BEIRUT: The kidnapping early Friday of two Turkish Airlines pilots en route from Rafik Hariri International Airport to a hotel in Beirut was an “isolated incident” and “100 percent connected to the Azaz hostages,” political analysts have told The Daily Star. The commentators also downplayed suggestions that the incident exposed shortcomings in security at Beirut’s airport, adding that they did not anticipate significant deterioration in Beirut-Ankara relations.
“This was an isolated unfortunate incident ,” said Kemal Wazne, director of the Beirut-based Center for American Strategic Studies, adding that the kidnapping of the two pilots was certainly linked to nine Lebanese pilgrims held by the Free Syrian Army in Azaz near the Syrian border with Turkey since May 2012.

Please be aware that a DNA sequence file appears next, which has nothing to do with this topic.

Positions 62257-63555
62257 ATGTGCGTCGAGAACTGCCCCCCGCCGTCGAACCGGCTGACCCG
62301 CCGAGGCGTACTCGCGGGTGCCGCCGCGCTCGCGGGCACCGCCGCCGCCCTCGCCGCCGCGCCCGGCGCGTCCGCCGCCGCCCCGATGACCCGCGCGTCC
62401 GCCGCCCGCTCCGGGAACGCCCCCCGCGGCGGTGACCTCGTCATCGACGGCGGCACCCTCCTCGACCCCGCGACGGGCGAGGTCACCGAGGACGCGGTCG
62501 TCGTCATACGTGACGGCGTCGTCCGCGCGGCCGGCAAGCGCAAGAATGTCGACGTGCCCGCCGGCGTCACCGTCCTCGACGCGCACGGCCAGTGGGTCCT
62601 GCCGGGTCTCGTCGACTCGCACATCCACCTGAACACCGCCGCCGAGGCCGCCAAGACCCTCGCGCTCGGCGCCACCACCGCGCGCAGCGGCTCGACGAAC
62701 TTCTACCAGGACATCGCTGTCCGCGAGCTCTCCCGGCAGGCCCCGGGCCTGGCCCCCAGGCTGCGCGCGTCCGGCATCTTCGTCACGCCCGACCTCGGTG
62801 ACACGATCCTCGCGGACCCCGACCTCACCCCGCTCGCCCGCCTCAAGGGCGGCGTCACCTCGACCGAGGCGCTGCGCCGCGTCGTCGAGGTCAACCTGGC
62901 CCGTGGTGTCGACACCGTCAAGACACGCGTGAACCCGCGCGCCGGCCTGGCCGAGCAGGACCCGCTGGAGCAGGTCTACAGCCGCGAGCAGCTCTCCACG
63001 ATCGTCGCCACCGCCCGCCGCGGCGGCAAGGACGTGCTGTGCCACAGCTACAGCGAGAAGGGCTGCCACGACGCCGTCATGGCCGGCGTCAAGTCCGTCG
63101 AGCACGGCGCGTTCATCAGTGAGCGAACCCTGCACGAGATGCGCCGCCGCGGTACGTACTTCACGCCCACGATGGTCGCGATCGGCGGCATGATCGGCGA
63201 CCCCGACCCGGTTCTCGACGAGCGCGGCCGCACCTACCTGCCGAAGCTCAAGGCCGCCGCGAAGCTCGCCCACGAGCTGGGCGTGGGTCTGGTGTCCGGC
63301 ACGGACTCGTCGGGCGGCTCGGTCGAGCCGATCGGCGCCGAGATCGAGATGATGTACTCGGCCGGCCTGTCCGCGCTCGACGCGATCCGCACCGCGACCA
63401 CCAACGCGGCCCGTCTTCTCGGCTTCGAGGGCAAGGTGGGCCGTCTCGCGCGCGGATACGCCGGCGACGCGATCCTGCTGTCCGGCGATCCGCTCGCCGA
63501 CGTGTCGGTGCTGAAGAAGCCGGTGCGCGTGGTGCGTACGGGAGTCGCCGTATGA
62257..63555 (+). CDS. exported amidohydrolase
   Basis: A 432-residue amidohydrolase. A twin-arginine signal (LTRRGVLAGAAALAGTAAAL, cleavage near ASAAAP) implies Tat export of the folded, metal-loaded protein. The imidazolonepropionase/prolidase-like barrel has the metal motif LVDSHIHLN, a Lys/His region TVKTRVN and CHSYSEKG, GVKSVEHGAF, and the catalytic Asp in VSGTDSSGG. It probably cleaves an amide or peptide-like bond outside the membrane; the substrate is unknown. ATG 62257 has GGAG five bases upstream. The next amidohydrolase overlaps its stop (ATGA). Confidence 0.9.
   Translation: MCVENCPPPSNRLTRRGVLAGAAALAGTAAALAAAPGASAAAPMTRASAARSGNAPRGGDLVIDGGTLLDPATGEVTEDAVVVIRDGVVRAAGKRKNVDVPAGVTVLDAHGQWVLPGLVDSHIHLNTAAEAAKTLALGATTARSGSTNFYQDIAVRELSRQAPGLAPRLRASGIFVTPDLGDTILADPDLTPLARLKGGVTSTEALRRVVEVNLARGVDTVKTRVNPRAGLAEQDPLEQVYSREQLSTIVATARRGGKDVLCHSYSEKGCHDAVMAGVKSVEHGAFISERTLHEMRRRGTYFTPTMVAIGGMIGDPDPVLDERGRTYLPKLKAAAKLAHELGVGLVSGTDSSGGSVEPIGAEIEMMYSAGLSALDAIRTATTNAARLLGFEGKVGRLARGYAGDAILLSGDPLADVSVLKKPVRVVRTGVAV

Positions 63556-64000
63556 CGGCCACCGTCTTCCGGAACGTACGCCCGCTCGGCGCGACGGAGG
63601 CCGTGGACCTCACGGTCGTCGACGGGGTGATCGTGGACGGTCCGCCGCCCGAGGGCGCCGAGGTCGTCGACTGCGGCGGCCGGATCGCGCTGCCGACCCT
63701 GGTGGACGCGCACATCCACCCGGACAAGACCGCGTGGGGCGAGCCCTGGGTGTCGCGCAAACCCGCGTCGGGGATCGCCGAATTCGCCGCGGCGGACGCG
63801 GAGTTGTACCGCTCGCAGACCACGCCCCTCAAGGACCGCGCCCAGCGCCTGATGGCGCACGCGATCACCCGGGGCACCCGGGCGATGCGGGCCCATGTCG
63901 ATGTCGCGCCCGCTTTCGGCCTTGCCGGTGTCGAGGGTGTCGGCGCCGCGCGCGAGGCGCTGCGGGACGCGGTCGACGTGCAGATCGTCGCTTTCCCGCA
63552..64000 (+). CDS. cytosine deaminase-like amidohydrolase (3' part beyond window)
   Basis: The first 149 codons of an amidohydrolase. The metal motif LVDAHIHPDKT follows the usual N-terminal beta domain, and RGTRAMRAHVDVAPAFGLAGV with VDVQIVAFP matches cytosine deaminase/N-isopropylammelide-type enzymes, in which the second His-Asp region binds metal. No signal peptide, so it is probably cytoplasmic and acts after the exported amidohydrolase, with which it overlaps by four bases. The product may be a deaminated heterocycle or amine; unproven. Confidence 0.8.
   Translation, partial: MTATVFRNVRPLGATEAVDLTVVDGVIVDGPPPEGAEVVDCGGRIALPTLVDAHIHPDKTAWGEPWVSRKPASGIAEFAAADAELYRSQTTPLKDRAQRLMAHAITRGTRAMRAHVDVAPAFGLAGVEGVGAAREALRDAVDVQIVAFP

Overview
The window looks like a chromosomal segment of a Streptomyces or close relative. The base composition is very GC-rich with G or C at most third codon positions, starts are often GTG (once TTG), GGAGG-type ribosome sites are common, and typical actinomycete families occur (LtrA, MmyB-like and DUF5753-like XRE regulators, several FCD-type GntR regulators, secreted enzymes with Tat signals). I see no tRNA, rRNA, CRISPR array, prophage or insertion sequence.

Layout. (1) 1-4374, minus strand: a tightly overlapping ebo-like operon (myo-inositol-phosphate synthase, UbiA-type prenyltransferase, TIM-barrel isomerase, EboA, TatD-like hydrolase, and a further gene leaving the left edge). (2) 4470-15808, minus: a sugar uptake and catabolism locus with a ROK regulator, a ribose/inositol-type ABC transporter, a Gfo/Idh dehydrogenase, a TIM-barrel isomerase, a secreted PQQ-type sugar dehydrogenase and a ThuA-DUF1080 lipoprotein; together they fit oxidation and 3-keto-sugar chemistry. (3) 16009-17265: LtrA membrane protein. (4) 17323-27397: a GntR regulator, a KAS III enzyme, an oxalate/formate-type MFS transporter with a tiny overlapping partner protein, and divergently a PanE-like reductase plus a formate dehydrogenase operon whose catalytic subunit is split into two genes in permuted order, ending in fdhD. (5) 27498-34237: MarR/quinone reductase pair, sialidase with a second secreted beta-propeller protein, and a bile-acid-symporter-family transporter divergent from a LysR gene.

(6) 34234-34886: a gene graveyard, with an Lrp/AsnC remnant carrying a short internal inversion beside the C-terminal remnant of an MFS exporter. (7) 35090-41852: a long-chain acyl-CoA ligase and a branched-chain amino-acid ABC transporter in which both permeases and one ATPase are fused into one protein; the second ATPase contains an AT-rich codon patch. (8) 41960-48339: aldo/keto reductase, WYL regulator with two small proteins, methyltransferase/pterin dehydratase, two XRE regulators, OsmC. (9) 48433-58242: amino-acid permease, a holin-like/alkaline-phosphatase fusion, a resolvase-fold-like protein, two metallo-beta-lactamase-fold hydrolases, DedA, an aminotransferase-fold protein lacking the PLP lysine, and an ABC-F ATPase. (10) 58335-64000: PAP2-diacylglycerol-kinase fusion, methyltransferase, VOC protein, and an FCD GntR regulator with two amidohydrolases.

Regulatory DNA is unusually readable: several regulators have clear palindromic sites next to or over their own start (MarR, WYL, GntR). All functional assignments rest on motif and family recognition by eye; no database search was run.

Wazne also said that with the difficult security situation across the region presently, it was unlikely that this particular incident would raise excessive red flags at this juncture about security in Lebanon.
Similary, Hisham Jaber, a retired Lebanese Army general and the current director of Beirut-based think tank the Middle East Center for Political Studies and Research, said that unlike many of the kidnapping incidents across the country, this clearly was not a kidnap for ransom case.
“It’s related to the nine Lebanese citizens,” he said. “I think it’s only a message [to those involved in the Lebanese hostage situation].”
“I don’t think it will be repeated,” he added, noting that the abductors could have taken more Turkish hostages but chose not to.